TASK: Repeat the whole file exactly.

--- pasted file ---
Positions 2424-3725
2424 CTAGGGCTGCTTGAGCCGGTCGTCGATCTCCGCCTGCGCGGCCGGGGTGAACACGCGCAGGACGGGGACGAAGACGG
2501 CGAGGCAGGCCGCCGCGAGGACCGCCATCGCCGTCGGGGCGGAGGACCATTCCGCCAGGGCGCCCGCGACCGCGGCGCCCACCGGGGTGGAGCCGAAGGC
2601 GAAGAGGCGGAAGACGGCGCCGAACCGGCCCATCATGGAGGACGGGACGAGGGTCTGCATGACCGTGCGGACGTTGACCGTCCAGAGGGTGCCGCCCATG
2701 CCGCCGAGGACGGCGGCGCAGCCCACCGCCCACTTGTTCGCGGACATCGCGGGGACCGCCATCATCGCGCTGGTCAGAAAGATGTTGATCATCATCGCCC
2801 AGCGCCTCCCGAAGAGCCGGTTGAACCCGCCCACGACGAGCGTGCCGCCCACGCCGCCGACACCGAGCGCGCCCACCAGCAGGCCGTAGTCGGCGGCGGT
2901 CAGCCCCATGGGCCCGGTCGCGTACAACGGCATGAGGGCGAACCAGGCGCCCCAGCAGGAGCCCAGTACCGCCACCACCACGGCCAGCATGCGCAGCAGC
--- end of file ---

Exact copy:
Positions 2424-3725
2424 CTAGGGCTGCTTGAGCCGGTCGTCGATCTCCGCCTGCGCGGCCGGGGTGAACACGCGCAGGACGGGGACGAAGACGG
2501 CGAGGCAGGCCGCCGCGAGGACCGCCATCGCCGTCGGGGCGGAGGACCATTCCGCCAGGGCGCCCGCGACCGCGGCGCCCACCGGGGTGGAGCCGAAGGC
2601 GAAGAGGCGGAAGACGGCGCCGAACCGGCCCATCATGGAGGACGGGACGAGGGTCTGCATGACCGTGCGGACGTTGACCGTCCAGAGGGTGCCGCCCATG
2701 CCGCCGAGGACGGCGGCGCAGCCCACCGCCCACTTGTTCGCGGACATCGCGGGGACCGCCATCATCGCGCTGGTCAGAAAGATGTTGATCATCATCGCCC
2801 AGCGCCTCCCGAAGAGCCGGTTGAACCCGCCCACGACGAGCGTGCCGCCCACGCCGCCGACACCGAGCGCGCCCACCAGCAGGCCGTAGTCGGCGGCGGT
2901 CAGCCCCATGGGCCCGGTCGCGTACAACGGCATGAGGGCGAACCAGGCGCCCCAGCAGGAGCCCAGTACCGCCACCACCACGGCCAGCATGCGCAGCAGC